Who’s is the most celebrated; physician, engineer and astronaut?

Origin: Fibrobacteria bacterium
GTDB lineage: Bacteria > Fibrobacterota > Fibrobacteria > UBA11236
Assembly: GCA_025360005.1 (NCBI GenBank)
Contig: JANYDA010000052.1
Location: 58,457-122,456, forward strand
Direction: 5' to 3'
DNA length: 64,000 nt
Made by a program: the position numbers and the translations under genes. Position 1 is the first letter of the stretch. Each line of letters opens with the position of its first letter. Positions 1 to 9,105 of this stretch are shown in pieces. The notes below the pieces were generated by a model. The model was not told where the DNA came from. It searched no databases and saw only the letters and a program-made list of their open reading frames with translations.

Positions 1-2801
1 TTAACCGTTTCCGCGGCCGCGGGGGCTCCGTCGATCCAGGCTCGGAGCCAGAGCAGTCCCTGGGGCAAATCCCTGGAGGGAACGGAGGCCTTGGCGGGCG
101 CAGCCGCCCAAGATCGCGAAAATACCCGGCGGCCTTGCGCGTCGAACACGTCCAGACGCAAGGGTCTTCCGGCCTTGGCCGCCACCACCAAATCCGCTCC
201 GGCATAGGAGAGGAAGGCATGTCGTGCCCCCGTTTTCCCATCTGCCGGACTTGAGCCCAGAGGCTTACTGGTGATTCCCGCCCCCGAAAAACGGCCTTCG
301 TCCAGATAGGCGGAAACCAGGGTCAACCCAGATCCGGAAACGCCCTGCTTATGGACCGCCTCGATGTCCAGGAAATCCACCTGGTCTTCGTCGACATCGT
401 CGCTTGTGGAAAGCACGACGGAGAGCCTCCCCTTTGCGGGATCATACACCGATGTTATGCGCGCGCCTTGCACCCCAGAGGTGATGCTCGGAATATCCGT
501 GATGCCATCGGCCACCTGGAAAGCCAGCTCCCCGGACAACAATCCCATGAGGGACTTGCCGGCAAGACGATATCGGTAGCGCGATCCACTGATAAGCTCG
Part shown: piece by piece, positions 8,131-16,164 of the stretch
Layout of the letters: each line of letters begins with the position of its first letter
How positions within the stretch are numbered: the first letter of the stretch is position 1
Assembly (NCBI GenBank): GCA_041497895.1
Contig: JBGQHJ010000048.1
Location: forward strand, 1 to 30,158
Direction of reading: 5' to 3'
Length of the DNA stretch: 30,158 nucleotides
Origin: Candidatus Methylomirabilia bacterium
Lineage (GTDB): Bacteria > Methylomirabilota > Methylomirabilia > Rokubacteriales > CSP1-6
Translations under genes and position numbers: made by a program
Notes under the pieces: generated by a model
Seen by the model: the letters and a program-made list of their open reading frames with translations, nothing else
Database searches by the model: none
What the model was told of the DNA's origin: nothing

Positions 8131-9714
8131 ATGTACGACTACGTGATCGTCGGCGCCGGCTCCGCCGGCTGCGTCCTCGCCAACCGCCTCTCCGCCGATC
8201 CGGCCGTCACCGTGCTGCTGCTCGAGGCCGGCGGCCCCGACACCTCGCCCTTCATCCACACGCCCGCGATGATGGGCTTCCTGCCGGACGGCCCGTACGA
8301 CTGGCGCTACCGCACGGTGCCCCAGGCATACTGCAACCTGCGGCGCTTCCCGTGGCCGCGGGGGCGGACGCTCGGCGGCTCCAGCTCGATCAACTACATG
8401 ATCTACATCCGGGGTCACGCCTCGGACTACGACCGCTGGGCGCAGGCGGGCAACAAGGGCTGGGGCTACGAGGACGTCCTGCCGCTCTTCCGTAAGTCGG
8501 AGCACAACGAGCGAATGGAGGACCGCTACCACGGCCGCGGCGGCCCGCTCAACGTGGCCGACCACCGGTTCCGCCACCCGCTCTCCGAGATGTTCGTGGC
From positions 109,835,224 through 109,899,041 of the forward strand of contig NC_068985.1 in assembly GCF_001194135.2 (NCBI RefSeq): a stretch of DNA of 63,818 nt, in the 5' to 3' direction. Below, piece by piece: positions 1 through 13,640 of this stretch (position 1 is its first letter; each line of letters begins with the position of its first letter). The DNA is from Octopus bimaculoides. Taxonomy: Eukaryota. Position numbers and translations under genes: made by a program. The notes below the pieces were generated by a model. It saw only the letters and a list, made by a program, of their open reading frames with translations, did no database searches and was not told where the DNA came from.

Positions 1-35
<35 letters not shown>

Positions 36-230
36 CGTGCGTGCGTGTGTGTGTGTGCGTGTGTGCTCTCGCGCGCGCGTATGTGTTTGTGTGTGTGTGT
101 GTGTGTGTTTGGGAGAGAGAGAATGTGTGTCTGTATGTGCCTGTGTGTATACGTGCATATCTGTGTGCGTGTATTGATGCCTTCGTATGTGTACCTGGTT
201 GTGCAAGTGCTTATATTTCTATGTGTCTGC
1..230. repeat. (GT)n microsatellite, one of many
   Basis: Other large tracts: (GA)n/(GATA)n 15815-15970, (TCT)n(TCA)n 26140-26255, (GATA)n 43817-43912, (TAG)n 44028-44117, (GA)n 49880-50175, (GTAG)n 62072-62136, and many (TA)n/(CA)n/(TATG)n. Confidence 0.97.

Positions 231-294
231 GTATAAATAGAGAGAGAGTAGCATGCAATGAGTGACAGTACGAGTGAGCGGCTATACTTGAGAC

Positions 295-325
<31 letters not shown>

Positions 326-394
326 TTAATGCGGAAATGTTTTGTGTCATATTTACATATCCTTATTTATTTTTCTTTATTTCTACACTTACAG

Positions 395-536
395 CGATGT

Let’s start with my favourite ones : Engineers1. Leonardo da Vincida Vinci, by all accounts, was good at a few things - painting, sculpting, architecture, science, music, mathematics, engineering, invention, anatomy, geology, astronomy, botany, writing, history, and cartography. The usual. His engineering concepts were unfathomable at the time and still carry about an air of magic with them today - flying machines, a type of armoured fighting vehicle, concentrated solar power, an adding machine, and the double hull. Few of which were feasible then, but which are central to how we live today.2. Isambard Kingdom Brunel"One of the most ingenious and prolific figures in engineering history"; "one of the 19th century engineering giants"; and "one of the greatest figures of the Industrial Revolution" - it's hard to overestimate the impact Brunel had on the infrastructure of modern Britain. It's appropriate he's on a list on this site too, having given his name to a modern day university. His greatest achievement is the Great Western Railway, which operates to this day.3. ArchimedesThe greatest of all the classical engineers, Archimedes has influenced for all time the fields of maths, physics, engineering and astronomy. Though little is known about the precise details of his life, what he invented and discovered is not in doubt - the screw pump and compound pulleys can be attributed to him. The island of Syracuse, where he lived all his life, were also protected by various defense mechanisms of his design.4. George StephensonBorn in Wylam, Northumberland, we could easily have included his son Robert on this list, who was called the greatest engineer of the 19th Century and rests at Westminister Abbey. Stephenson senior gets the nod, however, for doing it all first - he built the first public inter city railway line between Liverpool and Manchester in 1830. His rail gauge is also still used the world over as the standard measurement for rail tracks, which will no doubt be of interest to some of you.5. Gustave EiffelCan you guess what landmark world structure this chap is famous for? Aside from the eponymous Parisian tower, Eiffel built various bridges for the French railway network before being commissioned to built the centrepiece for the 1889 Universal Exposition. After this, Eiffel didn't just let his good name carry him through life - he helped design the Statue of Liberty, and contributed greatly to the fields of meteorology and aerodynamics.6. Henry FordNot the inventor of the modern car, but one of the most astute engineers and industrialists of all time who founded the Ford Motor Company and the assembly line method of mass production. This meant that Ford was, to all intents and purposes, the founder of the first motor car that the average person could afford, turning automobiles from a curiosity into a necessity. It's a shame that he was also a publisher of anti-semitic material, otherwise he would be hugely admirable.7. Elon MuskEngineer, businessman, inventor, genius - four of the many labels oft attached to South African-born Canadian Musk. Founder of SpaceX - which will almost certainly be taking the average joe on holiday to space sooner rather than later - Tesla Motors - electric cars that actually, you know, work - and SolarCity, which provide solar panels for businesses all over the world. Remember the name, but then again, how could you forget one as unusual as that?8. Burt RutanAerospace engineering now, and one of the most original modern engineers. Rutan's aircraft were often peculiar looking, but have always proven light, strong, and energy efficient. His greatest achievements number Voyager - the first plane to fly non-stop around the world - and SpaceShipOne - the first privately funded spacecraft to make regular and succesful trips into sub-orbit. Honoured in the National Air and Space Museum, he is also honoured on our list.9. Steve WozniakFrom structural to electronic engineering, from the biggest buildings on earth to some of the smallest but most revolutionary technology of the past few decades. Wozniak, along with Steve Jobs, pioneered the 1970s personal computer revolution. He single handedly developed the Apple I, and was arguably the main component in the development of the truly revolutionary Apple II - he did the programming, Jobs did the case it came in.10. Fazlur Rahman KhanBorn in Dhaka - then of the British Raj, today capital of Bangladesh - can claim the title of father of the modern skyscraper. This structural engineer and architect came up with tubular designs that allowed for the easier constructions of the high rise structures we know today. Also one of the first to utilise computer aided design techniques, his gifts to the US include their second tallest building, the Willis Tower, and the John Hancock Centre (pictured) - sorry, Center. It is American after all.The most celebrated astronauts :1. Yuri GagarinAs the first man to space, no list of famous astronauts would be complete without the Soviet/ Russian born cosmonaut Yuri Gagarin. In 1955, he was drafted into the Soviet Air Force and then landed to the Soviet Space Program due to his excellent flying record. He was soon selected for a special group known as the Sochi Six, from which the country would choose its first cosmonaut.2. Alan ShepardEdgar D. Mitchell, Alan B. Shepard Jr. (center), and Stuart A. RoosaIn the midst of the Cold War, Russia’s Sputnik 1 launch in 1957, shook the America’s confidence in its space and tech superiority over the Soviets. This was the first major move from either side during the Space Race. In response, the then U.S President Eisenhower formed NASA and gave them the go ahead to recruit their first astronauts from military ranks.Alan Bartlett Shepard Jr. was one of the first naval aviators who were recruited by NASA under the name of the Mercury Seven in 1959. In May 1961 he made the first manned Project Mercury flight, in flight Freedom 7. He became only the second person in the world, and the first American, to travel in space.3. Valentina TereshkovaValentina Tereshkova with Nikita Khrushchev, Pavel Popovich and Yury Gagarin at Lenin’s MausoleumAt the age of 80, the Russian born Valentina Tereshkova is the oldest astronaut alive on the Earth. She was also the first women into space, two years after Yuri Gagarin. Before becoming a cosmonaut, Tereshkova worked as an assembly worker in a local textile factory.She left the Soviet Space agency and became one of the well known faces of the Communist Party in the Soviet regime. From 1966 to 1991 she held various important legal offices. She remained politically active years after the collapse of the USSR and is regarded as a hero in Russia.4. Neil ArmstrongNeil Armstrong stands alongside X-15 -1Does this person need any formal introduction? I guess not. He is arguably the most famous astronauts, especially to kids who someday wants to become an astronaut. Born in 1930, in Wapakoneta, Ohio, Armstrong graduated from Purdue University and became a member of the National Advisory Committee for Aeronautics before becoming an astronaut.After the Mercury 7 program, NASA wanted to recruit a fresh line of astronauts, and that’s when Armstrong joined and became part of the Gemini program. On July 16th, 1969, Armstrong alongside “Buzz” Aldrin and Michael Collins, became the first astronauts to walk on the moon’s surface (except Michael Collins).5. Buzz AldrinBuzz Aldrin made a history in the field of human space exploration after becoming a part of the first crew to land on the Moon in 1969. As the Module Pilot on Apollo 11, he was the second person to walk on it after the commander Neil Armstrong.Before joining NASA, he was enlisted as a second lieutenant in the U.S Air Force and was deployed in the Korean peninsula during the Korean War. Three years before, the Lunar mission Aldrin went into orbit for the first time during the Gemini 12 mission, and achieved the first successful EVA without mishap.6. Sally Kristen RideSally Ride communicates with controllers from the Challenger’s flight deckSally Kristen Ride was born in Los Angeles, Southern California in 1951. She joined the National Aeronautics and Space Administration at the age of 27 and soon became the first women from the United States in space. Internationally, Sally Ride was only the third female astronaut in space after two Russian (USSR) cosmonauts Valentina Tereshkova and Svetlana Savitskaya.7. John Herschel Glenn Jr.John Herschel Glenn was an engineer, U.S Marine Corps pilot, astronaut, and later Senator from the state of Ohio. In 1962, he became the first U.S national to orbit the Earth following his Mercury-Atlas 6 mission. Before being selected by NASA, Glenn was a prolific fighter pilot who served in various wars, including the World War II, China and Korean War.As a fighter pilot, he received various medals and honors, including the Distinguished Flying Cross and more than a dozen AIr medals. In 1957, he became the first person to perform a supersonic transcontinental flight across the country, while his on-board camera took the first ever panoramic photograph of the entire United States.8. Chris HadfieldChris Hadfield is one of the prominent Canadian astronauts, who became the first national to perform a space walk. Born and raised on a farm in southern Ontario, Hatfield’s biggest inspiration while growing up was watching the Apollo 11 landing on his T.V set. After graduation, he joined national Armed Forces, and was eventually accepted into the Canadian astronaut program in 1992.In 2013, during his third and last expedition to ISS, as a commander of the mission, Hadfield was responsible for various important tasks. During this mission, he captured various space images and posted on different social media platforms which earned him a great deal of popularity from around the world.9. Pete ConradCharles “Pete” Conrad Jr., was one of the highly respected American astronauts in the world. He was an American NASA astronaut, naval officer and aviator, test pilot, and during the Apollo 12 mission, he became the third man to walk on the Moon. He joined NASA as a part of a special group called New Nine in 1962.For his first mission, he was assigned to Gemini 5, where along with his mission commander Gordon Cooper, broke the previous space endurance record of five days. After Neil Armstrong and Buzz Aldrin, Conrad and Alan L. Bean became the second NASA pair to perform Moon expedition in 1969.10. Alexey LeonovAlexey Leonov (on the right) with Anton ShkaplerovThe Soviet born Alexey Leonov was the first person to perform a spacewalk or more formally an Extravehicular activity (EVA) during the Voskhod 2 mission. Actually, his spacewalk was scheduled to be taken place during the Voskhod 1 mission, but was cancelled and was scheduled a year later.During this historic event, a severe malfunction in Leonov’s spacesuit almost caused his life. Due to a minor defect, his pressurized suit began to inflate during his space walk. The inflation quickly escalated to the levels that he couldn’t even re-enter the spacecraft. To gain flexibility, he released a valve of his suit to release the pressure to bleed off, but this resulted in a quick loss of oxygen, which nearly killed him.11. Scott KellyScott Kelly with Former U.S President Barack ObamaThe retired American astronaut, engineer and a former Navy captain Scott Kelly is perhaps one of the popular modern personality among the space lovers. The veteran NASA astronaut commanded a total of three International Space Station expeditions and been in space for four different occasions.Scott Kelly made it to orbit very quickly after becoming an astronaut. Only three years later, he was the pilot for STS-103, a shuttle mission that upgraded the Hubble Space Telescope. His crew spent eight days in December 1999 in space (including celebrating Christmas there), where their main duties were to install instruments and upgrade systems on Hubble.In 2015, Kelly achieved a milestone after he spent a record 520 days in space. The record was later broken by astronaut Jeff Williams in 2016 and astronaut Peggy Whitson year after.12. Guion BlufordOn August 30, 1983, for the first time in human space exploration history, astronaut Guion Bluford of African-American heritage went to the outer space. Before starting a career with NASA, Bluford was a ranked officer in the U.S Air Force, where he continued to serve even after his initial recruitment in the space agency.At NASA, he became part of a total of four different space missions from 1983 to 1992. For his services, Bluford was inducted into the International Space Hall of Fame in 1997, and the U.S Astronaut Hall of Fame in 2010.13. Marc GarneauImage Courtesy: NASAMarc Garneau became the first Canadian astronaut to the outer space, while he was assigned as one of the crew members to the STS-41-G in 1984. Like most of the early astronauts, Garneau also started in the military, as an engineer in the Royal Canadian Navy in 1974, before being promoted to Captain. He left Navy ranks in 1989 to become the deputy Director of the newly formed CAP (now Canadian Astronaut Corps).Here, he gained further experience and became a mission specialist. After working as a ground flight controller for couple of space missions, he himself went to outer space two times in 1984 and 1966. During his entire career, Garneau registered more than 670 space hours under his belt.14. Mae Carol JemisonJemison aboard the Spacelab JapanNot many in their life can achieve everything they crave for, but she sure did. Working with NASA, Mae Jemison became the first African American female into the outer space on-board the Endeavour space shuttle in 1992. Before NASA, she was selected in the Peace Corps in 1985 following her medical degree and a brief period of medical practice.At NASA, she administered various tasks in the Kennedy Space Center, Florida before going to space. She, however left NASA to form her own research firm. She is also famous among sci-fi fans for appearing in an episode of Star Trek. And that’s not all, Jemison currently holds nine honorary doctorates in engineering, science and humanities.And finally Physicians:1- Hippocrates( father of Western medicine)Hippocrates, about 460 BC – 377 BC, is a famous doctor and the father of Western medicine. As a physician practicing and teaching in Classical Greece, he made medicine a discipline separate from theology and philosophy. Hippocrates founded a school for medicine on the island of Cos, Greece, where he taught that thoughts, ideas and feelings come from the brain, rather than the heart. He described the symptoms of many diseases like pneumonia and epilepsy. The Hippocratic Corpus is a collection of early medical works from ancient Greece, a summary of the medical knowledge of the time, attributed to him and his students. Hippocrates introduced the Hippocratic Oath, a promise physicians make to practice medicine ethically, that is still used today in revised form.2- Edward JennerEdward Anthony Jenner, 1749 – 1823, was a famous English doctor and scientist who worked in immunology and developed the smallpox vaccine. His discovery has eradicated the dreaded disease of smallpox and saved more lives than the work of any other doctor. To this day, smallpox is the only human infectious disease to have been eradicated.Smallpox was an infectious disease since prehistoric time, killing, blinding and disfiguring its victims. The concept of variolation, using the smallpox virus itself for a risky inoculation, was introduced in England from Turkey by Lady Mary Wortley Montagu. A few individuals had already used the cowpox vaccine to try to vaccinate against smallpox. Jenner knew that milkmaids who worked with cows got the milder cowpox disease from cows, but did not contract smallpox. Jenner hypothesized that the pus from cowpox would provide immunity from smallpox. He successfully tested his hypothesis and published papers on vaccination. He opened the field of immunology, with the possibility of curing many more diseases. Jenner died at the age of 73 after several strokes.3-Rene LaennecRene Laennec, 1781 – 1826 was a famous French doctor and physician who invented the stethoscope, used for auscultation, that is, listening to the sounds in the lungs and heart. It became the primary medical diagnostic tool. Doctors of today still rely on his invention.The idea for the stethoscope came while he watched children playing with hollow sticks, which translated and amplified sounds. His skill as a flautist may have contributed to his invention. He authored many articles in the field of auscultation. Laennec was known for his charity to the poor during the French Revolution.4-Henry GrayHenry Gray, 1827-1861, was a famous English doctor and surgeon and author of the book Anatomy, also known as Gray's Anatomy, an authoritative textbook for medical students that is still published today. In 1858 Doctor Gray published the first edition of Anatomy, with 750 pages and and 363 drawings. The success of the book is partly due to the skilled illustrations made by his friend Henry Vandyke Carter.Learning anatomy from surgery on cadavers, he submitted outstanding student work. Henry Gray was elected a Fellow of the Royal Society at the age of 25. He became a Lecturer of Anatomy at St. George's Hospital, and published the book he is known for at the age of 31. His promising career was interrupted by his untimely death from smallpox at the age of 34.5- Ignaz SemmelweisIgnaz Semmelweis, 1818-1865, was a famous Hungarian doctor. He dramatically reduced the death rate of new mothers from childbed fever. At this time the germ theory of infection was unknown in medicine. From 10% to 35% of all women died after childbirth from puerperal fever. Doctor Semmelweis worked at one of two Obstetrical Clinics of the Vienna General Hospital.These were charitable maternity clinics where illegitimate babies were delivered. Here surgeons staffed the first maternity clinic, and midwives staffed the second maternity clinic. The clinic staffed by surgeons had a death rate 3 times higher than the midwives' clinic. Semmelweis's careful study found that the only difference between the clinics was that midwives regularly washed their hands. He required doctors to wash their hands in a disinfectant solution of chlorinated lime and thus greatly improved the survival rate of women in childbirth.His published conclusions were widely ridiculed by his peers. Suffering from a nervous breakdown, possibly Alzheimer's or syphilis, Semmelweis was confined to an asylum, beaten by guards and died from his wounds two weeks after admission. His work gained acceptance only after his death.6-Louis pasteurLouis Pasteur. 1822 - 1895, was a French chemist and one of the founders of microbiology. He was not a licensed doctor, but he improved the health of everyone. His work proved the theory that germs cause disease. He was a professor of physics and then a professor of chemistry at the University of Strasbourg.The death of two of his five children from typhoid fever motivated him to study disease and medicine. In his breakthrough work Pasteur demonstrated that fermentation is caused by the growth of microorganisms. He discovered the pasteurization process to kill the bacteria and molds that spoil milk and wine. He created a rabies vaccine and a vaccine for chicken cholera. He also disproved the theory of spontaneous generation of life forms by showing the "life comes from other life," which is called the Law of Biogenesis. This law means that maggots come from maggots and bacteria from bacteria, rather than via spontaneous generation out of nothingness.Pasteur received many honors, including a Grand Croix of the Legion of Honor from France. His death came in 1895 after a series of strokes. His remains have been placed in a crypt in the Institut Pasteur, Paris.7-Joseph ListerJoseph Lister, 1827 - 1912 was a famous English doctor, surgeon and the father of antiseptic, that is, sterile surgery. He introduced carbolic acid to sterilize surgical instruments, to clean wounds, and to clean the hands of the surgeon. His work reduced gangrene and other infections and made surgery safer for patients.At this time wounds often became infected after surgery, which led to death. French chemist Louis Pasteur had proved that rotting and fermentation were caused by microorganisms. While professor of surgery at the University of Glasgow, Scotland, Doctor Lister showed that gangrene, the rotting of human flesh, could be prevented by cleaning wounds with carbolic acid. This was the first antiseptic treatment for wounds. Like Ignaz Semmelweis, Doctor Lister noticed that babies delivered by midwives had a better survival rate than babies delivered by surgeons, because midwives washed their hands often. He also had surgeons wash their hands before and after a surgery using a solution of carbolic acid, and wear clean gloves. He used carbolic acid to sterilize medical instruments and the surgery. Lister made surgery safer and improved the infant survival rate. His work finally convinced the worldwide medical community of the germ theory of infection, discovered by Ignaz Semmelweis.Doctor Lister showed that aseptic surgery made many types of operations successful. He operated on a brain tumor, repaired kneecaps with metal wire and improved mastectomies. He was a popular lecturer and president of the Royal Society. After the death of his wife Agnes, who was his lifetime partner in his laboratory, Lister retired from medicine. In 1879 Listerine mouthwash was named after him for his work in antisepsis. Also named in his honour is the bacterial genus Listeria. He received fame and honor during his lifetime, and was made a baron. He died in his home at the age of 84.8-Elizabeth BlackwellElizabeth Blackwell, 1821 – 1910, was the first female doctor in the United States. She founded medical schools and supported women in medicine, the anti-slavery movement and the women's rights movement. Blackwell was born in England, one of nine children in a Quaker family where the daughters received a good education at home. After the family emigrated to the United States, she taught school in Kentucky to pay for medical training. She studied medicine privately under several physicians, and was admitted, by mistake, to Geneva College in New York. In spite of much prejudice, in 1849 she became the first woman to earn a medical degree in the United States, and graduated first in her class.In 1857, Doctor Blackwell along with her sister Emily and Dr. Marie Zakrzewska, founded the New York Infirmary for Indigent Women and Children. During the American Civil War, Blackwell trained many women to be nurses for the Union Army. In 1868 she established a Women's Medical College for women, physicians, and doctors. She opened the first training school for nurses in the United States in 1873. She also was the first woman to be registered in England as a doctor. Returning to England, she founded the Women's Medical College with Florence Nightingale. Doctor Blackwell remained an active teacher, lecturer and author until she died in 1910 at her home in England after a stroke.9-Frederick BantingFrederick Banting, 1891-1941, was a Canadian doctor and scientist. Working with Dr. John Macleod, he discovered insulin, which is used to treat diabetes.At college, he transferred from divinity studies to medicine. After graduation he served with the Canadian Army Medical Corps in France in WWI. He was wounded and received the Military Cross for heroism under fire. Back in Toronto, Doctor Banting set up a general practice, and also taught medicine.It was generally known that diabetes was the buildup of sugar in the blood caused by the lack of insulin, a protein secreted by the pancreas. Banting devised a successful procedure to extract insulin from the pancreas. In 1923, he received the Nobel Prize in Physiology or Medicine for this work, which he shared with Dr. Macleod.In Toronto, he founded the Banting and Best Institute, where he studied silicosis, cancer, drowning and blackout of high-altitude airplane pilots. He has received many awards and honors, including knighthood. The Banting crater on the moon was named for him. Banting was portrayed by Jason Priestley in the film Above and Beyond.Twice married, father of one child and an enthusiastic painter, Doctor Banting died in a plane crash. A CBC public survey in 2004 named him one of the top 10 "Greatest Canadians."10-Charles DrewCharles R. Drew, 1904 - 1950, was a prominent African American doctor during the period of segregation in the United States. He is recognized for his work in the field of blood transfusions.The death of his sister Elsie during a flu pandemic influenced his decision to study medicine. Doctor Drew received his MD degree in 1933 and became instructor in pathology, then an instructor in surgery and an assistant surgeon. He studied blood preservation techniques, and received his Doctor of Science in Surgery from Columbia University, New York.During World War II, Doctor Drew organized the Blood for Britain project, a prototype blood bank to collect, test, store and send U.S. blood plasma to aid Britain. The successful program continued for five months and recruited 15,000 donors. Drew opposed the practice of segregating blood by the race of the donor, on the basis of scientific search. As a result, he lost his job. However, in 1943, he was appointed to serve as an examiner on the American Board of Surgery, the first black surgeon to do so.Doctor Drew worked in research and teaching at Freedman's Hospital, Morgan State University, Montreal General and Howard University. He died in 1946 from injuries sustained in an automobile accident, leaving behind his wife and four children.11- Alexander FlemingAlexander Fleming, 1881 – 1955, was a Scottish biologist and pharmacologist. He is famous for his discovery of the antibiotic penicillin. Penicillin changed the course of medicine. It was the life-saving drug that conquered syphilis, gangrene and tuberculosis.By chance, Fleming discovered the anti-bacterial lysozyme, a natural substance found in tears and the nose that helps the body fight germs. He noticed that his own nasal mucus dripped onto a petri dish and killed the bacteria. Penicillin, the most effective life-saving drug in the world, was also discovered accidentally. While Fleming was on vacation, a mold had grown and destroyed the bacteria on a Petri dish in his lab. Fleming's discoveries are substances that can kill bacteria but not adversely affect the human body. Fleming was awarded the Nobel Prize in Physiology or Medicine in 1945.12-Virginia ApgarVirginia Apgar, 1909 – 1974, was a famous American doctor who founded the field of neonatology for the care of newborn infants, especially the ill or premature newborn. She was a leader in the fields of anesthesiology and teratology, the study of developmental defects. She developed the Apgar test to assess the health of babies immediately at birth and to study the effects of obstetric anesthesia on babies. Her work reduced worldwide infant mortality.Doctor Apgar graduated from Columbia University College of Physicians & Surgeons. After her residency in surgery, she trained in anesthesia and became director of the division of anesthesia at Columbia. At a time when she and women in general were discouraged from a career as a physician, she was the first woman in the positions she held. She published more than 60 scientific papers and articles and books for the general public.The Apgar test she invented was the first test made for newborn health. The test scores the health of the newborn baby on the basis of 5 observable criteria, Appearance, Pulse, Grimace, Activity, and Respiration. Her name Apgar also became a mnemonic word based on these five criteria. The Apgar score indicates if a newborn needs immediate medical care. It is easily administered by trained observation.